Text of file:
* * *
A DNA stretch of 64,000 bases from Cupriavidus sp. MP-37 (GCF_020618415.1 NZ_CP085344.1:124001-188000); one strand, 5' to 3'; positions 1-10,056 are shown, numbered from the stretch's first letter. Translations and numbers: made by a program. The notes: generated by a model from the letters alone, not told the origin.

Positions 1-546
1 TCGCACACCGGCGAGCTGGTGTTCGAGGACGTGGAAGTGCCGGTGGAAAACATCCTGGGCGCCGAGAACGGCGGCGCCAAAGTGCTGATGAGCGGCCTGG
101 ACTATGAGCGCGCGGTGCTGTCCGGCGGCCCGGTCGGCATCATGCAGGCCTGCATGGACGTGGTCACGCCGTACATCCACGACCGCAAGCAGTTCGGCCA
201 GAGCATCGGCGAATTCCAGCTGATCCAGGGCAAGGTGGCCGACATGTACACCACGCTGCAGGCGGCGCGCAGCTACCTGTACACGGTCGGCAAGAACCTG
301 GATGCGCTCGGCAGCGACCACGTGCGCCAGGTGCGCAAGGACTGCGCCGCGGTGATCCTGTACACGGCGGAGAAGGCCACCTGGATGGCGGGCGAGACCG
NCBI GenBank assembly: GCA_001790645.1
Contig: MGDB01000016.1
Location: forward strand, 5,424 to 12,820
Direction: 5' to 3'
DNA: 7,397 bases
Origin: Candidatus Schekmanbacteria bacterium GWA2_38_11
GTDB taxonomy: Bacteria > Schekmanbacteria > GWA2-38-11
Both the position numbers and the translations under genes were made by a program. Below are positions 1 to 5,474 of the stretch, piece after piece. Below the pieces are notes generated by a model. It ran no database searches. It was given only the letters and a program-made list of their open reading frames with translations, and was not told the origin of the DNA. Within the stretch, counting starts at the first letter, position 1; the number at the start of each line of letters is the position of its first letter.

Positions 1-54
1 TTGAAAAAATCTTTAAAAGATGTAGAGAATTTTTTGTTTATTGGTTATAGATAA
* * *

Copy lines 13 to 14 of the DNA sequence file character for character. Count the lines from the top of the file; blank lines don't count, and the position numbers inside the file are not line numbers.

GTDB taxonomy: Bacteria > Schekmanbacteria > GWA2-38-11
Both the position numbers and the translations under genes were made by a program. Below are positions 1 to 5,474 of the stretch, piece after piece. Below the pieces are notes generated by a model. It ran no database searches. It was given only the letters and a program-made list of their open reading frames with translations, and was not told the origin of the DNA. Within the stretch, counting starts at the first letter, position 1; the number at the start of each line of letters is the position of its first letter.